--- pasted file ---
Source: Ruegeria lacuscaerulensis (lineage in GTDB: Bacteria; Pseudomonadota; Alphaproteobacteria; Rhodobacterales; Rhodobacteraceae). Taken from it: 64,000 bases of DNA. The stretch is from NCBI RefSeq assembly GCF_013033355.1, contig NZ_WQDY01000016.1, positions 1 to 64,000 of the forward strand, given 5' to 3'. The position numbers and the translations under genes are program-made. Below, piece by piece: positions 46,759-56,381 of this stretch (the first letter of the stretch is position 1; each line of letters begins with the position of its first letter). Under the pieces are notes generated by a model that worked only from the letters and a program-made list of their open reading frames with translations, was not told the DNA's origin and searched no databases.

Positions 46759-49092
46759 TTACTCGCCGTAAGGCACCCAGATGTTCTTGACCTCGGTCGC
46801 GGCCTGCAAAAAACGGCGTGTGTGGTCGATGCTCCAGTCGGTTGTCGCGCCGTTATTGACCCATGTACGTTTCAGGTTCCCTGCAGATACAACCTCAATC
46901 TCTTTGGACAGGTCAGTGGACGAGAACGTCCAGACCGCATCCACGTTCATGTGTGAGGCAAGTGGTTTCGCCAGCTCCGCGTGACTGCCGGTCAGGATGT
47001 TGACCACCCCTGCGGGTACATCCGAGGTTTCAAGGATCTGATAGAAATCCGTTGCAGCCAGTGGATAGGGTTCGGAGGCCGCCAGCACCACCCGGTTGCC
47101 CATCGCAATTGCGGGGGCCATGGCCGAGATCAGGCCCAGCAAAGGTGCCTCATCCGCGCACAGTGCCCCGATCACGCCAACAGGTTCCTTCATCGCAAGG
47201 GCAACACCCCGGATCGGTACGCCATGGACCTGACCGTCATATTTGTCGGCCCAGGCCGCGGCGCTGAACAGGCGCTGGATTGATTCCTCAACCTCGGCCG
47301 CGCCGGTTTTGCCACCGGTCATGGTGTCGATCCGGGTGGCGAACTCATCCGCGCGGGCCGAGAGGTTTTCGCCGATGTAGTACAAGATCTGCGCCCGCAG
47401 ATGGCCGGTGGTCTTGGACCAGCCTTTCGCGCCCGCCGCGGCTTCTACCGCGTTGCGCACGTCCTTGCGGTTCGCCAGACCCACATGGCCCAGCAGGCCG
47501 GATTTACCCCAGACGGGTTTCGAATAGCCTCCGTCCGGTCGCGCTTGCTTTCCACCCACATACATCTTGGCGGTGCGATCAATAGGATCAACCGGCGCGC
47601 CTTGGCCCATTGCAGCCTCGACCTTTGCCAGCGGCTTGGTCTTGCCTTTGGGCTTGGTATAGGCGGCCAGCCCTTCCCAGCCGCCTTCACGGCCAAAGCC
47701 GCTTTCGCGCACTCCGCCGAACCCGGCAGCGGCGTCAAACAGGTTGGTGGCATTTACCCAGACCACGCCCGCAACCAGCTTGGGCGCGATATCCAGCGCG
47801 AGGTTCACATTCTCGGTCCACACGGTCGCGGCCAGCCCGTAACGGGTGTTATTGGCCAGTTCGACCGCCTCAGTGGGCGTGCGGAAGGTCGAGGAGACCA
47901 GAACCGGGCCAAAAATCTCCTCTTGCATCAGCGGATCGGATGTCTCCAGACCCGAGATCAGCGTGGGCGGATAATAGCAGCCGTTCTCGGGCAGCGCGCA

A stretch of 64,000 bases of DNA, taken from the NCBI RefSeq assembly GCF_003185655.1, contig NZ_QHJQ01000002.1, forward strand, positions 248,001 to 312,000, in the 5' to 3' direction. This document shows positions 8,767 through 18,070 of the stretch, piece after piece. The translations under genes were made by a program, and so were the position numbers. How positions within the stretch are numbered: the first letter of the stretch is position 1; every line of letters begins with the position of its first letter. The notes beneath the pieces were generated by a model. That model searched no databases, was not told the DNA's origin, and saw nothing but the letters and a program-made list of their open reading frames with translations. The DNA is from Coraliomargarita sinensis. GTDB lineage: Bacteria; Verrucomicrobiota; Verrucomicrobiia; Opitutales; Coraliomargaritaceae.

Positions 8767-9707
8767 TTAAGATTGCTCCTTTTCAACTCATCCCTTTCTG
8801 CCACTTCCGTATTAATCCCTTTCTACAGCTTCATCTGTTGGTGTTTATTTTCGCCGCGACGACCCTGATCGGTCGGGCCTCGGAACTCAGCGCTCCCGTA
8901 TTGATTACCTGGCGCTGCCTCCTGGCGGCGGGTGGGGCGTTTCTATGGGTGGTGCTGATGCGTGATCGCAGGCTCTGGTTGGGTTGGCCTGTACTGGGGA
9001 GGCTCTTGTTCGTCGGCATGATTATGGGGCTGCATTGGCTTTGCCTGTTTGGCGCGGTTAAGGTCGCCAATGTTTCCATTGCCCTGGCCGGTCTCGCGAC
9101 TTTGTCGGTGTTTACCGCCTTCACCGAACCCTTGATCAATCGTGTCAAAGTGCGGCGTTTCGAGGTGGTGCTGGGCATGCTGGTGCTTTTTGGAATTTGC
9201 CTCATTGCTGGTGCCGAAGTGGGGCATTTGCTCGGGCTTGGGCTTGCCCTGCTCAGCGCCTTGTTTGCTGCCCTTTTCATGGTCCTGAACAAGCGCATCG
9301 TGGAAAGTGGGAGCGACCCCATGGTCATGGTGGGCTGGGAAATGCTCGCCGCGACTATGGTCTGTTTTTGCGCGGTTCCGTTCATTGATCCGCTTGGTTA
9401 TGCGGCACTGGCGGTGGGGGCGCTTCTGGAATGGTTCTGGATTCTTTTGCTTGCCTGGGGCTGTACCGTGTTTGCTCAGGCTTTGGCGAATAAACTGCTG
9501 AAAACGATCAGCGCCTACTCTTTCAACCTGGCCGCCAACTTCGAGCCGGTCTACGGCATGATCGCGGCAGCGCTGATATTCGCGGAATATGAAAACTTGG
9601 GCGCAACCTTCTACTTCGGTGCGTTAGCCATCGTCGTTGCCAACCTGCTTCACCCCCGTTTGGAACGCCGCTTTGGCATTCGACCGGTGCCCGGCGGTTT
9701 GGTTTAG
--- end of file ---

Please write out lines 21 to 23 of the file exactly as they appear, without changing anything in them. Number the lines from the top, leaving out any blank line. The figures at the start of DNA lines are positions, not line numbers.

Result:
9001 GGCTCTTGTTCGTCGGCATGATTATGGGGCTGCATTGGCTTTGCCTGTTTGGCGCGGTTAAGGTCGCCAATGTTTCCATTGCCCTGGCCGGTCTCGCGAC
9101 TTTGTCGGTGTTTACCGCCTTCACCGAACCCTTGATCAATCGTGTCAAAGTGCGGCGTTTCGAGGTGGTGCTGGGCATGCTGGTGCTTTTTGGAATTTGC
9201 CTCATTGCTGGTGCCGAAGTGGGGCATTTGCTCGGGCTTGGGCTTGCCCTGCTCAGCGCCTTGTTTGCTGCCCTTTTCATGGTCCTGAACAAGCGCATCG